A critical review

Development Policy04 Nov 2013Bartholomew Armah

The Millennium Development Goals (MDGs) have certainly facilitated progress in Africa’s development, particularly in the social sector. However, sustaining this progress also requires action at national, regional  and global level to foster inclusive growth, without harming the environment or undermining the development needs of future generations.

The MDG experience has refocused attention on inequality and the quality of service delivery. It has taught us that it is not sufficient to enroll more children in schools, or build new health centers. Ensuring access to textbooks and qualified teachers is vital to improve literacy rates, reduce dropout rates and enhance the productive capacities of the labor force. Similarly, health centers must be manned by qualified personnel and equipped with affordable drugs to reduce the high incidence of maternal mortality (429 deaths per 100,000 births in Africa), in order to make a real difference in the lives of the people they serve.

The MDGs have taught us that we cannot separate development outcomes from the development context. In other words: development enablers like peace, security, the rule of law and institutional capacity to implement policy are as important as their outcomes. Focusing global attention on key development enablers is critical in accelerating progress on Internationally Agreed Development Goals (IADGs). But unfortunately, achieving global consensus for action on critical development enablers remains a challenge.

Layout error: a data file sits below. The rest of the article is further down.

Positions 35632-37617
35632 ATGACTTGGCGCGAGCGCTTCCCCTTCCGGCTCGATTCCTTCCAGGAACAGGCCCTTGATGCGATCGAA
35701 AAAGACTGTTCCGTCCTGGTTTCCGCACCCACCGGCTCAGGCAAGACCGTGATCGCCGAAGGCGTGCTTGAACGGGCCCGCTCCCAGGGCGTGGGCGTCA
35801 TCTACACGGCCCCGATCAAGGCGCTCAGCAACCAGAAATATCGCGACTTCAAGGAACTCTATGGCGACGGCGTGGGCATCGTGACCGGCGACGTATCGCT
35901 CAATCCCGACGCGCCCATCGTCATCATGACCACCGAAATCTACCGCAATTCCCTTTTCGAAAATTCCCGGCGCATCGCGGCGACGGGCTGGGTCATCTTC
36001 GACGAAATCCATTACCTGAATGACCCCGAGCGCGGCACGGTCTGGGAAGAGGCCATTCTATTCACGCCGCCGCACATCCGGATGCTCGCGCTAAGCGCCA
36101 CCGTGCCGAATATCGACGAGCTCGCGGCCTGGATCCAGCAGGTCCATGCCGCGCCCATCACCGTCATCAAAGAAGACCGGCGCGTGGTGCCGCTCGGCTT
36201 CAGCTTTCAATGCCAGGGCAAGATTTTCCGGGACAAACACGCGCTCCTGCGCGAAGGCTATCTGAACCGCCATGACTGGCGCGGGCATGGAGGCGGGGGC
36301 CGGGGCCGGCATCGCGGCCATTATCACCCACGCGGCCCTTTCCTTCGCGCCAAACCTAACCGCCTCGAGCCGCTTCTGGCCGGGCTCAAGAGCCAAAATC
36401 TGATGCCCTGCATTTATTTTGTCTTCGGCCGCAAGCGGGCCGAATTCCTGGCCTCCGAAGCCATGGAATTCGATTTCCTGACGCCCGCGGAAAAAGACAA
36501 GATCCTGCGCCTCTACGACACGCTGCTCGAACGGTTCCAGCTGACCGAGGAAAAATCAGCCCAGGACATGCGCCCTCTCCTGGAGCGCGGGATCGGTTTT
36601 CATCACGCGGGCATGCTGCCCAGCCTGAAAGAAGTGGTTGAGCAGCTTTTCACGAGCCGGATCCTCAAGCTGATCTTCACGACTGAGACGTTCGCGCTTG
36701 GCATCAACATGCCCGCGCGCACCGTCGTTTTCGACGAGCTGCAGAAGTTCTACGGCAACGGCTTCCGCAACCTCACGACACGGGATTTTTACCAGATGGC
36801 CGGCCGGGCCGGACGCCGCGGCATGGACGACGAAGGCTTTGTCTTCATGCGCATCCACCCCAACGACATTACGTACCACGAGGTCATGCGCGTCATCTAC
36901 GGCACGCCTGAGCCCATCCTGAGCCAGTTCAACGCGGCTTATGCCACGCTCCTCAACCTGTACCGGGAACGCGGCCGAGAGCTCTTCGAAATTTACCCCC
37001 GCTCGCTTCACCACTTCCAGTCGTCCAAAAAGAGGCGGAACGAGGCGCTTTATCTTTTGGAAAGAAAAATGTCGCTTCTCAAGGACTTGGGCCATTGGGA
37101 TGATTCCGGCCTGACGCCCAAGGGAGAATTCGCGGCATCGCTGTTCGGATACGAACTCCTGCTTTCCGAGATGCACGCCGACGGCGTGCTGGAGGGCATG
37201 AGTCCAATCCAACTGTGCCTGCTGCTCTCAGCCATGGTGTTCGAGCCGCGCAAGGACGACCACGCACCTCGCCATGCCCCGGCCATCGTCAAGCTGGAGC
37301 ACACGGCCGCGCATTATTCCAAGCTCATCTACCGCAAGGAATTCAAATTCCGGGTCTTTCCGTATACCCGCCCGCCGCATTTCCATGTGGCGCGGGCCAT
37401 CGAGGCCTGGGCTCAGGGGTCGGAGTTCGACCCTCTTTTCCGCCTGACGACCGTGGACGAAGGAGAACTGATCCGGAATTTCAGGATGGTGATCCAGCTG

The 15-year timeframe adopted by the MDGs has worked well and should definitely guide the post-2015 development agenda. Building on this approach, the agenda should introduce five-year milestones that review progress based on a credible accountability framework. Such reviews will not only provide a platform for political and technical level dialogue on challenges and opportunities for achieving the agenda, but also serve as a reality check for improved policymaking and implementation.

The post-2015 development agenda provides an opportunity for society to build on the MDGs and galvanize global action to tackle emerging challenges, like climate change. The old format of using goals, indicators and targets to measure progress has been effective and should be retained. However, the new agenda should take into account indicators that span the three dimensions of sustainability (economic, social and environmental). For example, how a society achieves a desired goal determines the sustainability of that outcome. Poverty reduction achieved exclusively through hand-outs is not fiscally sustainable. Similarly, a jobless growth trajectory is unlikely to be socially sustainable, especially if it exacerbates inequality, exhausts natural capital and exacts monumental environmental costs to society.